The RSC owns a copy of the First Folio of Shakespeare’s plays…. Printed in 1623 only 233 copies remain, many of which are incomplete…. It is one of the most valuable books in the World…. The RSC’s edition was carefully packaged and the Company carried it with them to Rome for Pope Paul VI to bless at the end of a performance of Hamlet – which was being held at the Palazzo Pio to commemorate the 400th anniversary of Shakespeare’s birth….

The book was presented to the Pope and he looked through some of the pages….before graciously accepting the ‘gift’ for the Vatican Library…. Without a doubt some diplomacy and tact had to be rapidly deployed…. The 400 year old copy of the Bard’s work is now kept safely at the Shakespeare Birthplace Trust in Stratford-upon-Avon….

The First Folio – Folger Shakespeare library, Washington DC – Image : Daderot CC BY-SA

On this day in history….12th November 1933

On this day in history : 12th November 1933 – The first known photograph of the ‘so-called’ Loch Ness Monster is taken by Hugh Gray….

According to Gray, he had been walking along the shore of Loch Ness after attending Church – when he spotted “an object of considerable dimensions, making a big splash with spray on the surface of the Loch”…. Fortunately he just happened to have a camera with him – and although the picture is blurred it does indeed resemble a large ‘monster type’ object….but when examined closely the shape of a dog’s head can be seen…. As Gray had a Labrador, which he often took walking with him, it is suspected the image is in fact of his dog fetching a stick from the water…. However, at the time the picture caused much excitement amongst those who believed in Nessie….img_4514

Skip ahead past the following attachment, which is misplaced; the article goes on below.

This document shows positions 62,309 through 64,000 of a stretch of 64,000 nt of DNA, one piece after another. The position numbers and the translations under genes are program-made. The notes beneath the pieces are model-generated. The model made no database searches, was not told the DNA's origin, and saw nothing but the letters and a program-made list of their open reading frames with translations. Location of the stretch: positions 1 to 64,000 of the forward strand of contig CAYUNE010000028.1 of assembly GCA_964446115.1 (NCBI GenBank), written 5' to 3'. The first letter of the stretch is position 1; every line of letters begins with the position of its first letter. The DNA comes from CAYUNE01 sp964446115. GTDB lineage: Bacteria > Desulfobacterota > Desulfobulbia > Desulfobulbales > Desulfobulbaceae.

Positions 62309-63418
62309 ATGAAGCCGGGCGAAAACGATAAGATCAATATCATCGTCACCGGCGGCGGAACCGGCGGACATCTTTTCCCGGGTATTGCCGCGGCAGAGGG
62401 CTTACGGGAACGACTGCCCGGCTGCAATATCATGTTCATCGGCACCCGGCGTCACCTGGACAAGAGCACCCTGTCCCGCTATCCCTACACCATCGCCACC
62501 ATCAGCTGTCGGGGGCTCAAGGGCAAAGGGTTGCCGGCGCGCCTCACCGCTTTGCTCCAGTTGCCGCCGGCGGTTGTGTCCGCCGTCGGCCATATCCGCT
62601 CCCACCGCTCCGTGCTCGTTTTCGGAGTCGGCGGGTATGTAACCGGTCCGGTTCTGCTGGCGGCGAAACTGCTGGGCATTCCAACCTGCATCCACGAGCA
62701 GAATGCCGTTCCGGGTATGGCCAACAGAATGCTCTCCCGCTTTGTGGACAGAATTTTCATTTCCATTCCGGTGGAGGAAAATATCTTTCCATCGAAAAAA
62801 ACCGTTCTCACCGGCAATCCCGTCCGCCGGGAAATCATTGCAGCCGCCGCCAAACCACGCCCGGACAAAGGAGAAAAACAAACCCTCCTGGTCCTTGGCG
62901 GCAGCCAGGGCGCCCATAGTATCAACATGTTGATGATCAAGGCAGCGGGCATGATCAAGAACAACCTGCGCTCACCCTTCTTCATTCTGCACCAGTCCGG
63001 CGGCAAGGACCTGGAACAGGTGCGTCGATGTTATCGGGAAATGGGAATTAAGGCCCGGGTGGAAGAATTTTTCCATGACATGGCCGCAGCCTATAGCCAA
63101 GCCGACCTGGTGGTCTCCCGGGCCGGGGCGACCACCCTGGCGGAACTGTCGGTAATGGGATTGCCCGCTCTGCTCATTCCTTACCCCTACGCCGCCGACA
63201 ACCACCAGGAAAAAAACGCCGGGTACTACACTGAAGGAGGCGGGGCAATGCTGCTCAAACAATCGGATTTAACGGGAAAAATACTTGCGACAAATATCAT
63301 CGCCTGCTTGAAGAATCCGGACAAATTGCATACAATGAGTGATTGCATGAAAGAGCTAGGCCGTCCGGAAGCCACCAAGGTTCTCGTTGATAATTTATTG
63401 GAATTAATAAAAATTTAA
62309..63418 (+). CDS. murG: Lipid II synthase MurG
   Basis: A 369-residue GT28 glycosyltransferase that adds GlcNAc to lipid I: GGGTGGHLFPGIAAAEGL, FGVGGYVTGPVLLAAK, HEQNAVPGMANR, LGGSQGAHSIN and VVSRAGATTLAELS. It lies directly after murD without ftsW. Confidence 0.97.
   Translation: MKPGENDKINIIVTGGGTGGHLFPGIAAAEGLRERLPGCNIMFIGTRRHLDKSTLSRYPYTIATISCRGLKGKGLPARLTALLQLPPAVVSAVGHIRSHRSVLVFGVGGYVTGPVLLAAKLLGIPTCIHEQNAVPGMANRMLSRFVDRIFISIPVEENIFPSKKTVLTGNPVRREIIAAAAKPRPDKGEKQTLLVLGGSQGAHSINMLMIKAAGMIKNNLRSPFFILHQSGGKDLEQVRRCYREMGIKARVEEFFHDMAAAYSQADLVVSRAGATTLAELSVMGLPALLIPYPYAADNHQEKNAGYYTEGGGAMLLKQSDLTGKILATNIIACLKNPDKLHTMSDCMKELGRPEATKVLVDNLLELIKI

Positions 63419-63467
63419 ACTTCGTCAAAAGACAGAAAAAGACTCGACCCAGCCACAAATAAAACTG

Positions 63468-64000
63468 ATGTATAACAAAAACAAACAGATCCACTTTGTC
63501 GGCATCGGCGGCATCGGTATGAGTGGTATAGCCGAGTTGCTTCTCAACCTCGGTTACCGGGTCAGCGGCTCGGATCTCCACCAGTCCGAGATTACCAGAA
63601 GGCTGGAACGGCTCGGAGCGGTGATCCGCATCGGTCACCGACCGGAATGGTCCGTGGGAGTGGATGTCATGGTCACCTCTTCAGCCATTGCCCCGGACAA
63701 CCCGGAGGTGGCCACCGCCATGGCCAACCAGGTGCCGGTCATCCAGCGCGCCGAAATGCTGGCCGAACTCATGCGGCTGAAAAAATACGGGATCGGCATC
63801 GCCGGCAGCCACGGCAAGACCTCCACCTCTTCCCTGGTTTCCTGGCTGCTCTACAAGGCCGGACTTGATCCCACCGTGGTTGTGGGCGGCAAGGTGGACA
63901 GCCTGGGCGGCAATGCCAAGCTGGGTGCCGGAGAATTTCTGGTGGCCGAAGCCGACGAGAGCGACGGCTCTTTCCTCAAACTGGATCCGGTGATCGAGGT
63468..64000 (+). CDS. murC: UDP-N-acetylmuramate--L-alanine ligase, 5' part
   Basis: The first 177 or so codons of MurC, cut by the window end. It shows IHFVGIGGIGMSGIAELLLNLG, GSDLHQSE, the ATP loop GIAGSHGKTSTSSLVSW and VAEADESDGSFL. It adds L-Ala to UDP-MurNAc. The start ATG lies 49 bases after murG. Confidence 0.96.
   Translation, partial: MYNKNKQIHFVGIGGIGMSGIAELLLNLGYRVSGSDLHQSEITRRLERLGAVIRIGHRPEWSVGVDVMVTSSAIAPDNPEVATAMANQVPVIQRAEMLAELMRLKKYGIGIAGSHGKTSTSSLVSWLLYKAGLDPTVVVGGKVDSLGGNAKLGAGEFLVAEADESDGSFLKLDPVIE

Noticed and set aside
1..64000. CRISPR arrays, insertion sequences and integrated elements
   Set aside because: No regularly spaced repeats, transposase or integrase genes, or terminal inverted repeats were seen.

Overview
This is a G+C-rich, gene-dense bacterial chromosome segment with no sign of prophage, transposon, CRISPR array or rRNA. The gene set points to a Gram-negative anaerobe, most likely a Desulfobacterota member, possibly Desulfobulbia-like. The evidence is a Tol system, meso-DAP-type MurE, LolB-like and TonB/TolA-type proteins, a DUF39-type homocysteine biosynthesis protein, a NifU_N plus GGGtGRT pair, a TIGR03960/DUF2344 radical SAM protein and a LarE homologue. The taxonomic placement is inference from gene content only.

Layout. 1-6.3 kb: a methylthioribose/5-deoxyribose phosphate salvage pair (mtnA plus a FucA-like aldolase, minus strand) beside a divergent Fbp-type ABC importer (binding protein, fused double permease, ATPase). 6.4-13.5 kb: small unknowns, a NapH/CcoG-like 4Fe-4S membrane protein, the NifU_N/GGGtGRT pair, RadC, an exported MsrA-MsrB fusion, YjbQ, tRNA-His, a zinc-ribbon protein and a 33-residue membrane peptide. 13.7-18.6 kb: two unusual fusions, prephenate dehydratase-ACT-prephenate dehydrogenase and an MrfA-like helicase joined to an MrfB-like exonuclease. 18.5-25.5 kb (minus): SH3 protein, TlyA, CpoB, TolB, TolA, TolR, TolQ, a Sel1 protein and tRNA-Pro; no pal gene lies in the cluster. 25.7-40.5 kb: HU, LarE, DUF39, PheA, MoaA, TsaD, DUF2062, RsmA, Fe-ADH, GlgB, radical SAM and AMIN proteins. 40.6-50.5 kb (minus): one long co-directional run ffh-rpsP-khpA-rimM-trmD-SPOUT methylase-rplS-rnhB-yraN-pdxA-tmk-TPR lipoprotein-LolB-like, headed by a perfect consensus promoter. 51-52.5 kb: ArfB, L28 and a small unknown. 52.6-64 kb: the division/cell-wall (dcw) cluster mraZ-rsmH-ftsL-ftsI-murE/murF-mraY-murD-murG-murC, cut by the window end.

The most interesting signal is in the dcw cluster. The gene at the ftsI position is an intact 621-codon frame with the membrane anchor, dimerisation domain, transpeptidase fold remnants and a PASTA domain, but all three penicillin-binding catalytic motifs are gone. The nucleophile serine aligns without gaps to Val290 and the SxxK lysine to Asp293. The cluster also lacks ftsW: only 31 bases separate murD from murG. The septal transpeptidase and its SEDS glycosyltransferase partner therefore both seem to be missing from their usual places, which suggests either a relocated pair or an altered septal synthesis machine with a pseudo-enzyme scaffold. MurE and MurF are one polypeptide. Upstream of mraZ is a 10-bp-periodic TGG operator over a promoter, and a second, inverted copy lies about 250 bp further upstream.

In December 1933 the Daily Mail hired a well known big-game hunter by the name of Marmaduke Whetherell, to find the monster…. He was soon to return to them with evidence he had found….a series of giant footprints leading from the Loch’s shore into the water…. He believed they had been made by a soft-footed creature at least 20 feet long…. However, zoologists at the Natural History Museum identified the footprints as have being made by a dried hippopotamus foot…. At the time it was commonplace for household items, such as umbrella stands, to be made from them – so it would not have been hard to obtain such an object…. It was concluded that the prints were a hoax – it was never determined if Whetherell was involved or if he just happened to be the one to find them – but he felt humiliated and embarrassed by the Daily Mail and retreated from public life….img_4515

In 1934 another photograph was taken which caused much excitement at the time…. Known as ‘The Surgeon’s Photograph’, it was taken by Robert Kenneth Wilson and published by the Daily Mail on the 21st of April 1934…. Wilson refused to have his name associated with the picture – but as he was a London gynaecologist this is how it became known a the Surgeon’s Photograph…. Wilson claimed he had been looking out across the Loch when the creature rose from the water – he grabbed his camera and took four shots…. Only two came out when developed and one was too blurred to be of much use…. Being a respected surgeon Wilson’s story was taken very seriously…. After the Daily Mail published the image hundreds, if not thousands of people flocked to Loch Ness to see if they could get a glimpse of Nessie…. There was much speculation that it was a plesiosaur- a dinosaur that had been extinct for millions of years….

The Surgeon’s Photograph – Fair use

In 1994, sixty years after the photograph was taken, Marmaduke Whetherell’s stepson, Christopher Spurling, admitted it was a hoax and revealed his own part in it…. His stepfather, harbouring a grudge, wanted to get his own back…. He enlisted the help of Christopher, a model-maker by trade, by getting him to model a monster’s head and neck from plastic and wood – which was then fixed to a toy submarine…. How convenient a London surgeon happened to be on the shore of the Loch with a camera at the time….

The Loch Ness Centre and Exhibition